Nearly half of the public have never checked their credit report and three quarters wrongly believe there’s a ‘credit blacklist’, a survey conducted as part of Credit Awareness Week has revealed.
The figure for those who have never checked their credit score rises to 67 percent among 18 to 24-year-olds, while 72 percent don’t know what their score is.
Pollsters YouGov conducted a survey of 2,119 people for Experian and Credit Strategy between January 31 and February 3, 2020.
The findings have been released for the fourth annual Credit Awareness Week (CAW), with the aim of improving understanding about how the credit economy works so people can take control of their finances and achieve their financial goals.
The findings reveal that awareness is heading in a positive direction, with 55 percent having never checked their report and 78 percent not knowing their score when the survey was first conducted in 2017. However, there is still much to be done, with common myths about the credit industry persisting.
Three quarters, down from 80 percent in 2017, believe being put on a ‘credit blacklist’ will impact their ability to get access affordable finance – despite there being no such thing.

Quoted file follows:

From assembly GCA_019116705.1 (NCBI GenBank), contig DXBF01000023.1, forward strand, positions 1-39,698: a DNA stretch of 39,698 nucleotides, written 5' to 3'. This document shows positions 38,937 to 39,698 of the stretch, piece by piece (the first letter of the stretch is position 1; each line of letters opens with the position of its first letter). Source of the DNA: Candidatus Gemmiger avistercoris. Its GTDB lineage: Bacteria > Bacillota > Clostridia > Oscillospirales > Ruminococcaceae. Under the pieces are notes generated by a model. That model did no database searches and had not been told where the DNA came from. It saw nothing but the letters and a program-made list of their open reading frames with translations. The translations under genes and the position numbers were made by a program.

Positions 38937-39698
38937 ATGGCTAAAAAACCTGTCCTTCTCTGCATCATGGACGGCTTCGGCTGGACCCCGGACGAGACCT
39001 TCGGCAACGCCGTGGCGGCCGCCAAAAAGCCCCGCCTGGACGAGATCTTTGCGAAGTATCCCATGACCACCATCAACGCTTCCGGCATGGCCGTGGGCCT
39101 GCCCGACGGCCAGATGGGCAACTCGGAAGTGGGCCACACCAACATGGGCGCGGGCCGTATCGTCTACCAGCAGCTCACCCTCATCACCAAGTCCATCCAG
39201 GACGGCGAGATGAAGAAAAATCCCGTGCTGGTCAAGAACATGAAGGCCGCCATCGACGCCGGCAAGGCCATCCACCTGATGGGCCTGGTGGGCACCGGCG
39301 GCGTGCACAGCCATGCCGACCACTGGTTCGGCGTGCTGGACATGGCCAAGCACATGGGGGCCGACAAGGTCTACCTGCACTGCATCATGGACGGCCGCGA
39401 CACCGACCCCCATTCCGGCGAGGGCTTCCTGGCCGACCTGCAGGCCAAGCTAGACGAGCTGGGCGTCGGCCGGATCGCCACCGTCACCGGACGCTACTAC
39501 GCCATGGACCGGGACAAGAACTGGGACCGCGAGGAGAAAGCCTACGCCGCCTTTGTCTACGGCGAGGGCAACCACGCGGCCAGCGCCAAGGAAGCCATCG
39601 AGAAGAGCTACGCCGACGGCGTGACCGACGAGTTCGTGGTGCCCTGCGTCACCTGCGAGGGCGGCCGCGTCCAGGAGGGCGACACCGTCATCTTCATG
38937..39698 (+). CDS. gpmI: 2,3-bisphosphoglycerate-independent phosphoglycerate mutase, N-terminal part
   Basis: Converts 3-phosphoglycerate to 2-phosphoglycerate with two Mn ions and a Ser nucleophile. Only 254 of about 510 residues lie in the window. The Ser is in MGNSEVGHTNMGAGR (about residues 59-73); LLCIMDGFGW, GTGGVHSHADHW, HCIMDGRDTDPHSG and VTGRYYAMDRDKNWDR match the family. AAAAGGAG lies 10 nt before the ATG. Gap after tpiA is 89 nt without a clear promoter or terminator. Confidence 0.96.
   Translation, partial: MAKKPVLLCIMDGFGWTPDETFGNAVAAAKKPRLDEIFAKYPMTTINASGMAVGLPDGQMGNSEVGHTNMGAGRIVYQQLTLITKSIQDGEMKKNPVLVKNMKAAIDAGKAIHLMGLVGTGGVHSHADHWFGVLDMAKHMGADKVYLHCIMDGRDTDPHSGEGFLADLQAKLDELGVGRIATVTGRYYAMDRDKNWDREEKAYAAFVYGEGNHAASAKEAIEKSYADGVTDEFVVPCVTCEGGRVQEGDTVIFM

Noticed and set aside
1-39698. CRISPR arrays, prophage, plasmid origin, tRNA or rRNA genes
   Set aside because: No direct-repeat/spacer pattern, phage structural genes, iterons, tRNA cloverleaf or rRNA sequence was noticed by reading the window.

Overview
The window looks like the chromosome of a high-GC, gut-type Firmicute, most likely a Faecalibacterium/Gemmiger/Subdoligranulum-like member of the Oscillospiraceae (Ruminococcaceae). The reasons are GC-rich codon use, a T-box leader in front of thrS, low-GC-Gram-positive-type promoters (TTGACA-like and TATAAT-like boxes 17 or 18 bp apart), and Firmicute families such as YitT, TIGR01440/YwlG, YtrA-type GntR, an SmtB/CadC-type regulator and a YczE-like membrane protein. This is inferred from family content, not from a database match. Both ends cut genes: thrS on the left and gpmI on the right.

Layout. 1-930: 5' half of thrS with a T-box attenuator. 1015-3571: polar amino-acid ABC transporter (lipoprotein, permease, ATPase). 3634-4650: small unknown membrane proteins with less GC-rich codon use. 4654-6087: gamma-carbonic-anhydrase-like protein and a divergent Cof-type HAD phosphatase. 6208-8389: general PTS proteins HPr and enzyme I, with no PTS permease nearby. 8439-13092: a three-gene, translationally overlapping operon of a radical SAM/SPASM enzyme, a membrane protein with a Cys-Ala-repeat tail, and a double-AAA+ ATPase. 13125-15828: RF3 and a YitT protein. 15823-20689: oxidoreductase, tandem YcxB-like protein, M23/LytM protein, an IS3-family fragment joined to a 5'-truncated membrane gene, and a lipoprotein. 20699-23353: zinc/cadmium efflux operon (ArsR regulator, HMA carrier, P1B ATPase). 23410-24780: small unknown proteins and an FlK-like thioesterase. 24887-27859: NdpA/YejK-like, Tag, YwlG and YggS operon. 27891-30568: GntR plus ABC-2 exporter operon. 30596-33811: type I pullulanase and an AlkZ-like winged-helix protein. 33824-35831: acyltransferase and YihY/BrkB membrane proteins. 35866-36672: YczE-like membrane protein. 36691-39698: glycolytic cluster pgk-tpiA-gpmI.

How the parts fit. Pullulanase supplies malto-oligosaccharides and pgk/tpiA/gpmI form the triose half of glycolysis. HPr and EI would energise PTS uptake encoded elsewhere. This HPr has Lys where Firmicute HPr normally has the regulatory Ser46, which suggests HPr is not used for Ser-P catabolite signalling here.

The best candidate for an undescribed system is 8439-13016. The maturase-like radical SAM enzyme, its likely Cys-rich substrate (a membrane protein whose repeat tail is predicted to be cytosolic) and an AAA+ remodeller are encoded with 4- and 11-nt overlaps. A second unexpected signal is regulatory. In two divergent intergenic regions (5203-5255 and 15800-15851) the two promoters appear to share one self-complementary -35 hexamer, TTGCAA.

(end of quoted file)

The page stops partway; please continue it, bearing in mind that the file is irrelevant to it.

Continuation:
Many people still wrongly believe credit reference agencies make decisions about whether a credit application will be accepted, when it is actually the lender who decides. Some 28 percent incorrectly believe credit reference agencies decide the outcome of credit card applications, down from 32 percent in 2017. Meanwhile 20 percent make the same incorrect assumption for loans, down from 26 percent in 2017.
Awareness about credit eligibility services remains low. Eligiblity can help people find the most appropriate product for their circumstances by showing them which cards, mortgages and loans they are likely to be accepted for without damaging their score.
However, 50 percent have never checked their eligibility, meaning they could potentially be putting their credit score at risk by applying for products they are unlikely to qualify for. Awareness is particularly low among the older generation, with just 15 percent of the over-55 age group having ever checked, compared with 39 percent of 25 to 34-year-olds.
Clive Lawson, managing director of Experian Consumer Services, said: “We’ve made positive progress in some areas but the clear message from the findings is that there is much more to do – as an industry – if we’re to empower people with the knowledge to take control of their finances and understand how they can make their credit information work for them.
“Initiatives such as the updated guide to credit scoring, which has been worked on by the industry, aim to further empower consumers, helping build understanding about credit information, how and why it is used by lenders, and what rights consumers have over the information used and shared.
“Understanding and monitoring your credit report is a key element of sound financial management and helps you to access the best products available.”